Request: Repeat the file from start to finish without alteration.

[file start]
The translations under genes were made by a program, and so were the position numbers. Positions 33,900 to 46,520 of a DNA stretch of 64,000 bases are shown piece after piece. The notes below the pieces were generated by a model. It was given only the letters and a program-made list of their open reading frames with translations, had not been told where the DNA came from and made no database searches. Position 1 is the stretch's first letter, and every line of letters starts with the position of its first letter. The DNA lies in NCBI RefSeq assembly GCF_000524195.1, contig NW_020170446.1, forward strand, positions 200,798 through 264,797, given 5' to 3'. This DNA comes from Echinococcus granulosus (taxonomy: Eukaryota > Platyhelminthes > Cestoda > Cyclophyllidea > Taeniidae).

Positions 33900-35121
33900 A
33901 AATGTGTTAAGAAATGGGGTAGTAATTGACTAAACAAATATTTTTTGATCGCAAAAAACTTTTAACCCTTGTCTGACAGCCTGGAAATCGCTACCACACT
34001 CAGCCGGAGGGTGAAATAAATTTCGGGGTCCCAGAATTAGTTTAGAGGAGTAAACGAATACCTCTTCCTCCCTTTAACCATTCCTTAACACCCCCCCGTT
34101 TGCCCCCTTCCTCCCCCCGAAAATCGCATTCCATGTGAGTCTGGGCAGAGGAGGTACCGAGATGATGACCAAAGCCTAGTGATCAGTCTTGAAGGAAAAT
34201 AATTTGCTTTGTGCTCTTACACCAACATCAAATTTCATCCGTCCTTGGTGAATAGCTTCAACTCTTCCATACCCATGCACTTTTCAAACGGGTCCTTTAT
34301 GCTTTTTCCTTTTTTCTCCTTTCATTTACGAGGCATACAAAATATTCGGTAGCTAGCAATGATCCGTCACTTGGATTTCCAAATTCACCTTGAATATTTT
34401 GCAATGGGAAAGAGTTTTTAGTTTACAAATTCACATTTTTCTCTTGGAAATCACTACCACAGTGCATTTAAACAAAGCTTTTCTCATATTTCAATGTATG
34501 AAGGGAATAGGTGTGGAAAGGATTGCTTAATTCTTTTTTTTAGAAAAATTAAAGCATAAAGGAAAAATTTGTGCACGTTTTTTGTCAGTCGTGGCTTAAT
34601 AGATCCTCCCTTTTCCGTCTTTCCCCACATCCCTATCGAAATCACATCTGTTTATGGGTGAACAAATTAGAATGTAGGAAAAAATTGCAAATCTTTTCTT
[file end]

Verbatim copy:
The translations under genes were made by a program, and so were the position numbers. Positions 33,900 to 46,520 of a DNA stretch of 64,000 bases are shown piece after piece. The notes below the pieces were generated by a model. It was given only the letters and a program-made list of their open reading frames with translations, had not been told where the DNA came from and made no database searches. Position 1 is the stretch's first letter, and every line of letters starts with the position of its first letter. The DNA lies in NCBI RefSeq assembly GCF_000524195.1, contig NW_020170446.1, forward strand, positions 200,798 through 264,797, given 5' to 3'. This DNA comes from Echinococcus granulosus (taxonomy: Eukaryota > Platyhelminthes > Cestoda > Cyclophyllidea > Taeniidae).

Positions 33900-35121
33900 A
33901 AATGTGTTAAGAAATGGGGTAGTAATTGACTAAACAAATATTTTTTGATCGCAAAAAACTTTTAACCCTTGTCTGACAGCCTGGAAATCGCTACCACACT
34001 CAGCCGGAGGGTGAAATAAATTTCGGGGTCCCAGAATTAGTTTAGAGGAGTAAACGAATACCTCTTCCTCCCTTTAACCATTCCTTAACACCCCCCCGTT
34101 TGCCCCCTTCCTCCCCCCGAAAATCGCATTCCATGTGAGTCTGGGCAGAGGAGGTACCGAGATGATGACCAAAGCCTAGTGATCAGTCTTGAAGGAAAAT
34201 AATTTGCTTTGTGCTCTTACACCAACATCAAATTTCATCCGTCCTTGGTGAATAGCTTCAACTCTTCCATACCCATGCACTTTTCAAACGGGTCCTTTAT
34301 GCTTTTTCCTTTTTTCTCCTTTCATTTACGAGGCATACAAAATATTCGGTAGCTAGCAATGATCCGTCACTTGGATTTCCAAATTCACCTTGAATATTTT
34401 GCAATGGGAAAGAGTTTTTAGTTTACAAATTCACATTTTTCTCTTGGAAATCACTACCACAGTGCATTTAAACAAAGCTTTTCTCATATTTCAATGTATG
34501 AAGGGAATAGGTGTGGAAAGGATTGCTTAATTCTTTTTTTTAGAAAAATTAAAGCATAAAGGAAAAATTTGTGCACGTTTTTTGTCAGTCGTGGCTTAAT
34601 AGATCCTCCCTTTTCCGTCTTTCCCCACATCCCTATCGAAATCACATCTGTTTATGGGTGAACAAATTAGAATGTAGGAAAAAATTGCAAATCTTTTCTT